Water: Buying a Message on a Bottle

Consumers are finally realizing that bottled water is a waste of money and resources.


| Nov. 14, 2008



Bottled Water Waste

What's wrong with bottled water? One problem is that not nearly enough of those plastic bottles actually get recycled.


PHOTO BY DENISE TORRES/ISTOCKPHOTO

I remember when the name of the game at my gym was pump’n’swig. Weight lifters and treadmill sloggers routinely carried with their sweat towels expensive water in plastic bottles.

Drinking commercial water was the cool thing. In 2006, Americans bought 32.6 billion single-serving bottles of water, and another 34.6 billion larger bottles.

With a slew of brands for basically the same product, image marketers have pushed the envelope — the bottle itself. My favorite absurdity: “Bling H2O,” with the motto “More than a Pretty Taste.” You can buy this water in a “Limited Edition” frosted-glass bottle encrusted with crystals for $40.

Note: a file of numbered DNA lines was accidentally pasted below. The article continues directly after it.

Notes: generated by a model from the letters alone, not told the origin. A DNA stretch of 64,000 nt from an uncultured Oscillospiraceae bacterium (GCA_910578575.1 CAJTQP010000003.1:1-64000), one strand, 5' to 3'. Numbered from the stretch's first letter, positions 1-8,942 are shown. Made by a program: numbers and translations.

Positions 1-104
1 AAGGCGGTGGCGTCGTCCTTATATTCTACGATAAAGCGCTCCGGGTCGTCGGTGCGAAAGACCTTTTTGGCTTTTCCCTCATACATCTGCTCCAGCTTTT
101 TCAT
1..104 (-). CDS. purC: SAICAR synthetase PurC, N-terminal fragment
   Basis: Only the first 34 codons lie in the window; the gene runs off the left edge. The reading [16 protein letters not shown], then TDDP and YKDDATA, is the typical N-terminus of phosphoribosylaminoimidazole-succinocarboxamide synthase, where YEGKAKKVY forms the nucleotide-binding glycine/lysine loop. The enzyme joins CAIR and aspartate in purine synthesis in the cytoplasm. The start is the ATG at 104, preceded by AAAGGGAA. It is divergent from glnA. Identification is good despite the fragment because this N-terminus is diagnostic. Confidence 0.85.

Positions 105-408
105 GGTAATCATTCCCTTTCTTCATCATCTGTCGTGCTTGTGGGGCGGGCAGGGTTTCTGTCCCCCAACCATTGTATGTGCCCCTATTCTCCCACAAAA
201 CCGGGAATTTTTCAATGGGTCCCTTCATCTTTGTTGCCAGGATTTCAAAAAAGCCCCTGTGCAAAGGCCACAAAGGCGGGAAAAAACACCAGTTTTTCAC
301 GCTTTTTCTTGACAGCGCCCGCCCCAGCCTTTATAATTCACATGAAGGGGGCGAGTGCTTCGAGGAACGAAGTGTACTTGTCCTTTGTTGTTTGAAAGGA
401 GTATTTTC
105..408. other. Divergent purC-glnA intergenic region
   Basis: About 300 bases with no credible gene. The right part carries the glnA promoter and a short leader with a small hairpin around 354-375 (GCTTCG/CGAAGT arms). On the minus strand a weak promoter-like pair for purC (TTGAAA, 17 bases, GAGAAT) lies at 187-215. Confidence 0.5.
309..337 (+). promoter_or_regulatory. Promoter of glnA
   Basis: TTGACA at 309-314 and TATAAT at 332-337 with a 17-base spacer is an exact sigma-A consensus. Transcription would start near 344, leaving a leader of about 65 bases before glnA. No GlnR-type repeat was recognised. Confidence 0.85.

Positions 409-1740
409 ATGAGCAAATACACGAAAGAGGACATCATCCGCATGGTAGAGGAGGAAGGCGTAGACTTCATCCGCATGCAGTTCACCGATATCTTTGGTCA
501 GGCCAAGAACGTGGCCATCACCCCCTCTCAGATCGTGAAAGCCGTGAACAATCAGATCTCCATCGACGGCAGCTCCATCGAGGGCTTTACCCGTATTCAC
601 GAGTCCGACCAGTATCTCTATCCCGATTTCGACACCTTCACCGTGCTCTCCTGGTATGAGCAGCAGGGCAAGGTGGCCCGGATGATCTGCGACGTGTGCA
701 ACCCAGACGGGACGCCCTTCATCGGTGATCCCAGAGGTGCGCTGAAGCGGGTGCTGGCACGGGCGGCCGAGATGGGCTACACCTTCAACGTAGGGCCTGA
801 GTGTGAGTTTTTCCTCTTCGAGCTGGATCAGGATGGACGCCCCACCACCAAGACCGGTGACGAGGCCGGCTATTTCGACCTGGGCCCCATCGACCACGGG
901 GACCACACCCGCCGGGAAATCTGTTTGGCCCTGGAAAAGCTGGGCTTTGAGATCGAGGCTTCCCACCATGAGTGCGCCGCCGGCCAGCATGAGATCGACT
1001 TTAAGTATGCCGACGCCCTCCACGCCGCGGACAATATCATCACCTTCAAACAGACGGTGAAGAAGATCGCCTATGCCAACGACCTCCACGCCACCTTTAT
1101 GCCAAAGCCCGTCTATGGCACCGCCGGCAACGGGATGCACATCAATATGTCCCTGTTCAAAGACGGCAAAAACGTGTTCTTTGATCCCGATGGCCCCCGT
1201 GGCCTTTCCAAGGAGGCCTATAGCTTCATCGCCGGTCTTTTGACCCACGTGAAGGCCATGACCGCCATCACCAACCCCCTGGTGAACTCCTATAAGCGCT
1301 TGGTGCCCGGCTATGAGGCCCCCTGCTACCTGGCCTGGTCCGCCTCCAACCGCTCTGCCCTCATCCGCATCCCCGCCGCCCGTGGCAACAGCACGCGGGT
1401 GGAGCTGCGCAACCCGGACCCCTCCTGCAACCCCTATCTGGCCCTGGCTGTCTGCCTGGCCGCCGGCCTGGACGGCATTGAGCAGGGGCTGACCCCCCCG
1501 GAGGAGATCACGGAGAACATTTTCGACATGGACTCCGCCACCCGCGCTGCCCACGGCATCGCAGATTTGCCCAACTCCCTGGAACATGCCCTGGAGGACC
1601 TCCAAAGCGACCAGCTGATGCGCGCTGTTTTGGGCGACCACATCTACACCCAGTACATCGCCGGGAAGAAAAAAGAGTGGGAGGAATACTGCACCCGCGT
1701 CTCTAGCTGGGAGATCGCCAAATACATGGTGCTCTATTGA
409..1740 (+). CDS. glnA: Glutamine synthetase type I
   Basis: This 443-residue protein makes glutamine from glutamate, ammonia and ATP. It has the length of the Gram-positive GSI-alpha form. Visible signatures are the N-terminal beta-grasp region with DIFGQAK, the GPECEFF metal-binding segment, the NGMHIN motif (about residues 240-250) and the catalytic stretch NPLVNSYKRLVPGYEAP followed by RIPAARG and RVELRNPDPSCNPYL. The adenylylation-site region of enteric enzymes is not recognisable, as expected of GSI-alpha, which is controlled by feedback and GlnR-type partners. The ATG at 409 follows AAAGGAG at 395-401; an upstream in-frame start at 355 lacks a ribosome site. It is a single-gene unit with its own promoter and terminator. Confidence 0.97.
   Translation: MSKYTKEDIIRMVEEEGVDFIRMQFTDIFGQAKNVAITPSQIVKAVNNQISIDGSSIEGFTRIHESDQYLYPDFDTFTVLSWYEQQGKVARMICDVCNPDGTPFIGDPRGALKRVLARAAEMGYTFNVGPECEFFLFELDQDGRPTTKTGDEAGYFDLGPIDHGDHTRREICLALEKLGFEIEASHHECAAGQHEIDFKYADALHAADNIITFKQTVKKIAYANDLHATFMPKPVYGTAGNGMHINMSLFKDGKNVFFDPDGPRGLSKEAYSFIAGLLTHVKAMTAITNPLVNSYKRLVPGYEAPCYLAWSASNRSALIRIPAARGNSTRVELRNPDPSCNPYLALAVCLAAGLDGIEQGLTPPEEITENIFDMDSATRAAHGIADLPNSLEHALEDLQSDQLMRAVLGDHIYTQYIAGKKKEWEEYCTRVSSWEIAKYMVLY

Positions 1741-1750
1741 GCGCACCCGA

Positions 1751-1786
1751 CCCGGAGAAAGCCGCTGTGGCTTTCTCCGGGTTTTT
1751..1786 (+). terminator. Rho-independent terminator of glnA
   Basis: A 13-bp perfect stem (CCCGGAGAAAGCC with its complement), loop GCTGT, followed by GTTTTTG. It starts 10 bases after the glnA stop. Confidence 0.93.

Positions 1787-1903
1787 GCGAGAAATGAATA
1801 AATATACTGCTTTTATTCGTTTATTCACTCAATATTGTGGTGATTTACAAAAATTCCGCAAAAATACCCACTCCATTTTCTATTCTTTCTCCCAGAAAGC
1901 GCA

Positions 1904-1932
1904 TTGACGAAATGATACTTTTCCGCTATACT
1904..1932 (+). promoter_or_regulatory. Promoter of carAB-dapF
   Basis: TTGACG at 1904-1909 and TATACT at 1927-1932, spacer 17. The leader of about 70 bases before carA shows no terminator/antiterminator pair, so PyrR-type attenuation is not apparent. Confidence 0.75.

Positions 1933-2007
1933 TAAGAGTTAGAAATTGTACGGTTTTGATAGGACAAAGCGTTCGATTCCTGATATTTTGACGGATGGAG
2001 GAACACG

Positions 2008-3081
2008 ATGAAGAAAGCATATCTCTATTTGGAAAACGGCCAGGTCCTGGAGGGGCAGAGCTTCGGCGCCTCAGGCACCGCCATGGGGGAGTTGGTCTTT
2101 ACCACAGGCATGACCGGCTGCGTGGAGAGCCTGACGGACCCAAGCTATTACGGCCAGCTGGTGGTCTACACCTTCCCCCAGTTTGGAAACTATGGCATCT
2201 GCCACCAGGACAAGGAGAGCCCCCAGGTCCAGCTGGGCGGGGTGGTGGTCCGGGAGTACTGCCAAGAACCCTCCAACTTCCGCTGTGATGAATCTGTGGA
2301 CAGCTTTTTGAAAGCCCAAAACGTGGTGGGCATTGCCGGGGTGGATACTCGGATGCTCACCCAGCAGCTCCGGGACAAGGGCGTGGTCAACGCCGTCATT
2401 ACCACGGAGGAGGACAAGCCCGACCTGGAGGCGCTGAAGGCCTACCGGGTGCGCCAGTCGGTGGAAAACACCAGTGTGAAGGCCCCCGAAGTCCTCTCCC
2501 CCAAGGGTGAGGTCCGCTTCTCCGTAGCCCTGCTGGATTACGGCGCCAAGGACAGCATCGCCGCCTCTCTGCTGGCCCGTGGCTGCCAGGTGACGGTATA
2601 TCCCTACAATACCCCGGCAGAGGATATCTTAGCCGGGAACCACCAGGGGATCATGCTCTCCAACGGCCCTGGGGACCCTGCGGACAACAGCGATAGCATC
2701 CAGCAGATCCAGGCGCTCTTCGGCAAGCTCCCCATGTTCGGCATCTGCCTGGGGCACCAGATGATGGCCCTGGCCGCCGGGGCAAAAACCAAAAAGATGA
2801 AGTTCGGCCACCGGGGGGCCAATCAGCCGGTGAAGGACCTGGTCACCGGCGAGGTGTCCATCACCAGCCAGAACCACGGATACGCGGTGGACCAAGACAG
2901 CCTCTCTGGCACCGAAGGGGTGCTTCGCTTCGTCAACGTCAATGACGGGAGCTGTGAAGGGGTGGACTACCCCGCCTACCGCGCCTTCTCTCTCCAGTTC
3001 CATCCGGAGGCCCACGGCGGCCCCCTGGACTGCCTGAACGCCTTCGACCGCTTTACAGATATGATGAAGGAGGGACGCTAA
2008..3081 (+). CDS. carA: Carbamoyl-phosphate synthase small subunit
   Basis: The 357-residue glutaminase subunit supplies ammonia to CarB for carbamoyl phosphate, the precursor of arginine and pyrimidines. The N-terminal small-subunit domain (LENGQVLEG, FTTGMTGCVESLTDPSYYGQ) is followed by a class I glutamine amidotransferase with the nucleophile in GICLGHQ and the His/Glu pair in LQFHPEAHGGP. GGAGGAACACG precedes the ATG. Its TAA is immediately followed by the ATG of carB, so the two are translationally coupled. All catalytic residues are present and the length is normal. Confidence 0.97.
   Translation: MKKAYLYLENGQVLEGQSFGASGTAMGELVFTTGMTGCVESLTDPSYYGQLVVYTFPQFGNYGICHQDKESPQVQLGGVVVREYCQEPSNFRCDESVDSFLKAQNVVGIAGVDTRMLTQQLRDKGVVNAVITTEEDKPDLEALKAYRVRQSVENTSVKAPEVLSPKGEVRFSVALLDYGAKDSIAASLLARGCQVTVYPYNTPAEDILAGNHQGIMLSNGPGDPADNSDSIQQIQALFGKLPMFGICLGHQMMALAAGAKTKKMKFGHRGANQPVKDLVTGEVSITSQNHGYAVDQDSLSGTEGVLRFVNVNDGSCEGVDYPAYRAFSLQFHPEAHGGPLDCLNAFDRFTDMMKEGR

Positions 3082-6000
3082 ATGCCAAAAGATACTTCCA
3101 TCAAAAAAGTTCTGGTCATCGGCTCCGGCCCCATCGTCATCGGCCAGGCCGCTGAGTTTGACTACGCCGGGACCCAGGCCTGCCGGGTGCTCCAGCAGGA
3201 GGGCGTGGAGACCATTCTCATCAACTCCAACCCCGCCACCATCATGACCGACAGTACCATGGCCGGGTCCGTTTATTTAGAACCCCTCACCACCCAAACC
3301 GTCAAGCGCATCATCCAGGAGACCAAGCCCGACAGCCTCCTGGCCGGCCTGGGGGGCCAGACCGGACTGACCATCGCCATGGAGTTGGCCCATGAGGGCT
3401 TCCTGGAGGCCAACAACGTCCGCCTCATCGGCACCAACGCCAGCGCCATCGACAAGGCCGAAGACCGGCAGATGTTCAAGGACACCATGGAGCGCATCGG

The surprising truth is that an estimated 25 percent to 40 percent of bottled water comes from public drinking reservoirs. Pepsico’s Aquafina label shows high-peaked mountains, but the water is from municipal systems, including that of Ayer, Mass., a town next to a military base and a short drive from Boston. Coca-Cola’s brand, Dasani, also uses municipal systems.

I remember a Dennis the Menace cartoon showing Dad, dazed and bleary-eyed at 3 a.m., holding out a glass of water. Dennis says, “That’s bathroom water! I wanted kitchen water!”

It’s all in the marketing.





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